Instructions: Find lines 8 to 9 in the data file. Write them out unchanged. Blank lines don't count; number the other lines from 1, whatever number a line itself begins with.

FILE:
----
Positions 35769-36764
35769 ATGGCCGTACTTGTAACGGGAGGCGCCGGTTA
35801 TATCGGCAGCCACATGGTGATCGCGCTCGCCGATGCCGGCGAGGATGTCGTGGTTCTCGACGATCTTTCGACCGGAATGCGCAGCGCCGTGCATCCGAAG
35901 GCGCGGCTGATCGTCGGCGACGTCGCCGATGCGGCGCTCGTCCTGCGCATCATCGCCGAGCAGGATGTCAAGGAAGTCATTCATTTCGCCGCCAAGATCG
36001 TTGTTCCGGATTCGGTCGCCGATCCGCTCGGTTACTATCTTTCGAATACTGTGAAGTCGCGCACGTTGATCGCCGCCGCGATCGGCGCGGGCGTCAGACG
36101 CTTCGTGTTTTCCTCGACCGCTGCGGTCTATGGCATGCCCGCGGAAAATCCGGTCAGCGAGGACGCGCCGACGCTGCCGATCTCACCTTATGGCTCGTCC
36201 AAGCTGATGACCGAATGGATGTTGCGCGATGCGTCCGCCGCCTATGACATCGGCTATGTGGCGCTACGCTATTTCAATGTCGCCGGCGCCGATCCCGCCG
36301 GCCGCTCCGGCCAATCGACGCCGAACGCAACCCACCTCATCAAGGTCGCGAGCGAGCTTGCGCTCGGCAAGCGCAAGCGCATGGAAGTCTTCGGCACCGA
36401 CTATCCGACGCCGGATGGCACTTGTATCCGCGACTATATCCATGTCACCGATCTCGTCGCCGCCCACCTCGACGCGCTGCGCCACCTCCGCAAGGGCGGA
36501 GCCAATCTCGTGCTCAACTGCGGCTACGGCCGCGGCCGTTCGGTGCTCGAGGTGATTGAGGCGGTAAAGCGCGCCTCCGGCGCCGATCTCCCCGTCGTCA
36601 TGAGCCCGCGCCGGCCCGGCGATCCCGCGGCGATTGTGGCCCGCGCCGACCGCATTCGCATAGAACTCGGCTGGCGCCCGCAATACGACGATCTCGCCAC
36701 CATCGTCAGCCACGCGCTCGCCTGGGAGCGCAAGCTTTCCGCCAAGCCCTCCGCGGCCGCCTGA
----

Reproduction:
36301 GCCGCTCCGGCCAATCGACGCCGAACGCAACCCACCTCATCAAGGTCGCGAGCGAGCTTGCGCTCGGCAAGCGCAAGCGCATGGAAGTCTTCGGCACCGA
36401 CTATCCGACGCCGGATGGCACTTGTATCCGCGACTATATCCATGTCACCGATCTCGTCGCCGCCCACCTCGACGCGCTGCGCCACCTCCGCAAGGGCGGA